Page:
November 15, 1999
As if it wasn't enough that I hadn't flown since Oct. 25, bouncing to & fro through ten time-zones (from Paris, France to San Diego, California and several points between) in the past ten days wasn't really helpful in keeping my feet under me as I pre-flighted 53883 this afternoon. The next two days will be the first that I've spent without setting my watch: I arrived at ATL on an American Airlines flight from Miami, this morning. I watched closely the 727's landing on Runway 27L, having noted the windsock at MIA's 27R showing a straight crosswind on take-off, and wondering what it would be like near the homedrome. The captain had his crosswind correction in when we touched down. Deplaning, I asked him what the winds were. "310 at 13, gusting to 23."
"Rats," I said, and then explained my 10-knot crosswind sign-off in the Citabria, coupled with the itch I wanted to scratch today.
"Well," he said, "A northwest runway is the ticket, if you can get one."
"That won't work."
That was about 10:00am. By 2:00pm, things were calming, and I called Astron to reserve the airplane. It was open, and I set it up for 4:00pm.
Physiology was on my mind, all day. Where are the limits?
I was tired. No doubt about it. The thing is, I'm accustomed to living that way, and making crucial decisions in that sort of chronic state. Nearly a quarter-century of rock touring rather brings one into tune with the effects of the grind, and people who do this learn how to compensate for it in lots of ways. Granted: slugging through the fifth sixteen or eighteen-hour day in a row on a stage has very real fundamental differences from managing an airplane... and, certainly, vice-versa. At least one of them is obvious: piling-up an airplane is impossible in an arena. On the other hand, though, people have fallen off lights trusses when they were tired, and a thirty-foot drop to a stage is just about as un-healthy.
That's never happened to me, though, even on my worst day out there, and the point is that I know, pretty well, where my edges are. That intimate knowledge, together with a serious itch to fly, tipped the balance, and I headed off to the airport at 3:30pm to feel it out.
The first person I saw was Terri, and that made me smile broadly. "She's back." The short story is that, at the moment and for a variety of reasons, she's interested in spending a lot more time at instructing than waiting around for time in jets. She'd rather fly, and this fact has important implications down the home-stretch of my training.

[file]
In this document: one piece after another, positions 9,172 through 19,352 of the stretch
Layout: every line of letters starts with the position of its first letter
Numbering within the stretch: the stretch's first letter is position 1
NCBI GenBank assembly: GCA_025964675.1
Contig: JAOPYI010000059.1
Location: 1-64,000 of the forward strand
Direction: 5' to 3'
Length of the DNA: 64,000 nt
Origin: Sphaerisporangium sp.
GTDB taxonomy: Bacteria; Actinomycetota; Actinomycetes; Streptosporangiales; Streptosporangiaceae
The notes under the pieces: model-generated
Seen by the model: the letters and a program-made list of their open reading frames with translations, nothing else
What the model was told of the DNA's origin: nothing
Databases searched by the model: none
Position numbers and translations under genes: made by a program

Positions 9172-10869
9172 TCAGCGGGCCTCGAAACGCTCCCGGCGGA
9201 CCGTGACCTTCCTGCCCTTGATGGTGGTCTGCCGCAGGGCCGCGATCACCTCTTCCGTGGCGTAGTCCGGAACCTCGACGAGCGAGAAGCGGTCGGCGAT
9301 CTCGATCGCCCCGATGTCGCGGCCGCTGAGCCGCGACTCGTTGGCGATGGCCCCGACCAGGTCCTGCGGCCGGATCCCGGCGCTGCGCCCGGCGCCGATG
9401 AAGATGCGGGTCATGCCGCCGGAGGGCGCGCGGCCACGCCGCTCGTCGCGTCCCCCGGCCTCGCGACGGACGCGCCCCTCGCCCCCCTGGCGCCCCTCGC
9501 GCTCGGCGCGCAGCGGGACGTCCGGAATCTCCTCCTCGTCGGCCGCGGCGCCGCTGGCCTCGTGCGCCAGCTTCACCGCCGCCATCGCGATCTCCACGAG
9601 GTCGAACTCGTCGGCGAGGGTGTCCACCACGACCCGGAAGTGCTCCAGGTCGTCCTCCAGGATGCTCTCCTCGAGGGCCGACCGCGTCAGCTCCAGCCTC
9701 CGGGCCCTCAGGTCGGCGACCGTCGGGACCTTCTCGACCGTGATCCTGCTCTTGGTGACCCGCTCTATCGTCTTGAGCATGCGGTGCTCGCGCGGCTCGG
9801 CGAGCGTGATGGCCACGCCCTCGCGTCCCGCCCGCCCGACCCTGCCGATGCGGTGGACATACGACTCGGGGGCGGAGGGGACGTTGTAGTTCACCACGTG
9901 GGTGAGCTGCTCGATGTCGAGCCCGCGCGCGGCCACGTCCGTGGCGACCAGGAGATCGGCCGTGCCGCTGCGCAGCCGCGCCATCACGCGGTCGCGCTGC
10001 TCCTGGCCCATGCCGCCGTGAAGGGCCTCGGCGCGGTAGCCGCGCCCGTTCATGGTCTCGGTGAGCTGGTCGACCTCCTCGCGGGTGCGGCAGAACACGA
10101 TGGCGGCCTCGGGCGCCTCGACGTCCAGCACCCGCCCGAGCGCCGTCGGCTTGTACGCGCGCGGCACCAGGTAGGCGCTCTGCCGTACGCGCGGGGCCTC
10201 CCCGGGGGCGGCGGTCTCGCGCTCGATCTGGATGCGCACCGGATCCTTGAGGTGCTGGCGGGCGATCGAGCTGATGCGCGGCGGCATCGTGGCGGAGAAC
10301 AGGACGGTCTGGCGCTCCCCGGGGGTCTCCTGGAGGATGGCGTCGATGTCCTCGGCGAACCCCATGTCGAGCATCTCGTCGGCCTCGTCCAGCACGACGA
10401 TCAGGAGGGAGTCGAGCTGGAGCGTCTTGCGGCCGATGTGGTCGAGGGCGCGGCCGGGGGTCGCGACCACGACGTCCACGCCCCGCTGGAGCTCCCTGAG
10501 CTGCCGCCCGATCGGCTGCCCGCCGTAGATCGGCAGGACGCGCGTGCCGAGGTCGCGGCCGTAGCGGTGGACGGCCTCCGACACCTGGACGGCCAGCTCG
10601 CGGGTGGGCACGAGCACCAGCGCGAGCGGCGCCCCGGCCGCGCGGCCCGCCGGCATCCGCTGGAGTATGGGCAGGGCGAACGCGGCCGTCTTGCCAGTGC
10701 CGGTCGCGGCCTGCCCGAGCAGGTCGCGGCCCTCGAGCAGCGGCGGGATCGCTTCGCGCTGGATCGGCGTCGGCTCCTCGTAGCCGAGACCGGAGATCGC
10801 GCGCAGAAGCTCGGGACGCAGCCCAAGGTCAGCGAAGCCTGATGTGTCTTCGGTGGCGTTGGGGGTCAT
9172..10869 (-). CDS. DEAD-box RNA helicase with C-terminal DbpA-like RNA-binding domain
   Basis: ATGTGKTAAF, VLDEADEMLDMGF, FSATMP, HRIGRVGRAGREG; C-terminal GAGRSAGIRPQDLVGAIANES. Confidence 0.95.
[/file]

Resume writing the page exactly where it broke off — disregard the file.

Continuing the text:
So, I was really happy to see her again. However, she was headed right out the door to fly with a local pilot in his Su-26. After a brief discussion, she urged me to go have fun if I felt like it. As it happened, J.W. was waiting around for his student at 5:00, so I asked him if he wanted to hop in back and go for a ride, and I didn't have to ask him twice. Very good: I now had a CFI safety-pilot, and I was feeling better all the time.
The pre-flight was like a breathing exercise; deep, calm, collected, and deliberate. It was as much about checking my own condition - mentally - as that of the airplane, and I think that's the way it should be all the time. No routines around this: everything about it has a purpose, and that purpose is also a test of pilot conditioning. "How squared-away are you? What, exactly, are you doing, even if you know why you're doing it?" The idea was to see just how wobbly I was, by running the pre-flight on the airplane, item by singular item; every nut, bolt, and cotter-pin. J.W. watched me from a discreet distance, and he said I looked like I still knew what I was doing. And so, we agreed to go flyin'.
I didn't have anything special in mind, except to get off the ground for a while, and that's part of what made it very good to have another pilot aboard. At take-off, the winds were 260 at 12: only ten degrees off the runway. I could have gone solo, and I only had it in mind to head out to the southern practice area and wring out the wrinkles. The way it worked out was a lot better than that.